Workshops on MD 20-year transportation plan – none transit-accessible

Yesterday’s email from Maryland officials announcing public meetings on updating the state’s long-term plan for transportation sounded peppy and inclusive:

“Your input into this 20-year vision for transportation in Maryland will ultimately help guide statewide investment decisions across all modes of transportation,” wrote Donald A. Halligan, Director Office of Planning and Capital Programming.

But the four “roundtable workshops” for the 2035 Maryland Transportation Plan (MTP) are not scheduled in locations convenient to any mass transit.

None are located in Baltimore city in a location where they might conceivably be served by trains, buses, light rail or the subway and where many transit users, cyclists and pedestrians live.

Here are the locations for the discussions planned by the Maryland Department of Transportation to ensure that the MTP will “respond to the needs of all of Maryland’s stakeholders.”

• Frederick (5111 Buckeystown Pike, at State Highway Administration District 7 Office, on Jan. 10)

• Hanover (7201 Corporate Center Drive, at MDOT Headquarters, on Jan. 22)

• Chestertown (615 Morgnec Road, SHA District 2 Office, on Jan 25)

• Greenbelt (9300 Kenilworth Avenue, SHA District 3 Office, on Jan 29)

The email – sent yesterday, January 2 – doesn’t give prospective participants much time to sign up.

“Please note that capacity is limited so we encourage you to reserve your place by January 2, 2013.”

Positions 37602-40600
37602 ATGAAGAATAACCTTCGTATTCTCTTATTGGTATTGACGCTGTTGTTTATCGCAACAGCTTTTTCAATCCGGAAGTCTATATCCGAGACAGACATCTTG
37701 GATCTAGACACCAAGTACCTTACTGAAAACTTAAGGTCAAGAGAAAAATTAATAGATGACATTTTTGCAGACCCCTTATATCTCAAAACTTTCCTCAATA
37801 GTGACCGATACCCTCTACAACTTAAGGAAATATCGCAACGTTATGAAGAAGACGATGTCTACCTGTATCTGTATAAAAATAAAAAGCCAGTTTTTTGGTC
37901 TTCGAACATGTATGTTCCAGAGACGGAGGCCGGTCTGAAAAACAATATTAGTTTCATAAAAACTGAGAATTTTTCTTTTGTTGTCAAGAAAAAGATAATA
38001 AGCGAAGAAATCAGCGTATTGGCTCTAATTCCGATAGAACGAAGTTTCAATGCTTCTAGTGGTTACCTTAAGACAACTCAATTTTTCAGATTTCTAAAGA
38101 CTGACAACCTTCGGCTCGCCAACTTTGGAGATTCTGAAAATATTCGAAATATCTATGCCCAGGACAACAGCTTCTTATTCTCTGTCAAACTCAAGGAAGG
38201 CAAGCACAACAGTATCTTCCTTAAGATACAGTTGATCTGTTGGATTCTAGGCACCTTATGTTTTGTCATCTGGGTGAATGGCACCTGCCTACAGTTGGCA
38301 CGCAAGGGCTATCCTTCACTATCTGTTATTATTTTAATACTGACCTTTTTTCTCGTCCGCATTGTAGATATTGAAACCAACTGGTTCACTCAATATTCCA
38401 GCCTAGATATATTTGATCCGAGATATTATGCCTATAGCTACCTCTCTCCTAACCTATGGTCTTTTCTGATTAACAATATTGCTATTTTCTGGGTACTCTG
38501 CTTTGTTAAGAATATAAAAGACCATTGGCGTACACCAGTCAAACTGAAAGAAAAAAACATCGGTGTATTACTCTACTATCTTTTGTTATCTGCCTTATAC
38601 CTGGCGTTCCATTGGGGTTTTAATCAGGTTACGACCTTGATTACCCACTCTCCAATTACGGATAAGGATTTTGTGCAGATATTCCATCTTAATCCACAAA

We’ve asked for a response from MDOT and/or from the person listed as workshop organizer on the email and will publish anything we get back from them.

Be sure to check our full comment policy before leaving a comment.

  • Phil LaCombe

    MDOT Headquarters is accessible by the BWI MARC/Amtrak station. It’s reached by that mysterious skybridge through the woods that connects to Southbound platform. Still, it’s pretty poor that it’s the most transit-accessible location on the list. There should definitely be workshops in Downtown Baltimore and a highly transit-accessible location in the Washington metro area such as Silver Spring or Bethesda.

  • Jed Weeks

    There was a meeting for the “Bike and Pedestrian Community” held at MDOT HQ in November. It required Baltimore cyclists to ride 15 miles each way or take the light rail to BWI and then ride 3 miles. 

  • All4Juan4All

    As if the pseudonym of “Brew Editors” could possibly mask the cynicism and pejorative nature of what Gerald Neily would call “journalism”.

    • Sabina Pade

      One needn’t be an ex-insider to understand that, aside from the MARC, local public transit in the Baltimore area is not oriented toward the economic middle and upper classes.  Conceived essentially as a handout for the impecunious, by minds that feel beggars shouldn’t be choosers, it is a response of necessity from people who, themselves, are mostly not interested in using it.  

      One does sound cynical saying such things; not to say them, on the other hand, would be more cynical still.  It is from silence that the status quo derives strength.  And the status quo of a decay-riddled, insufficiently dense urban core inefficiently served by its transit infrastructure is a ticket to economic malaise.

  • baltimorebrew

    This post was not written by Gerald Neily but by a Brew editor, Fern Shen.

  • Barry_Childress

    Let’s see, Baltimore controls all state roads in it’s jurisdiction so the road planing bit makes some sense (assuming people in Baltimore never drive outside of Baltimore.)  

    BUT the state (MTA) controls mass transit in Baltimore, so what is MDOT saying? No long range plans for mass transit or Baltimore has no say in those plans?Not cool IMHO. 

  • Teresa

    Are you listening, MTA and other transit planners? We’d like to help, please don’t make it so difficult. @mtamaryland

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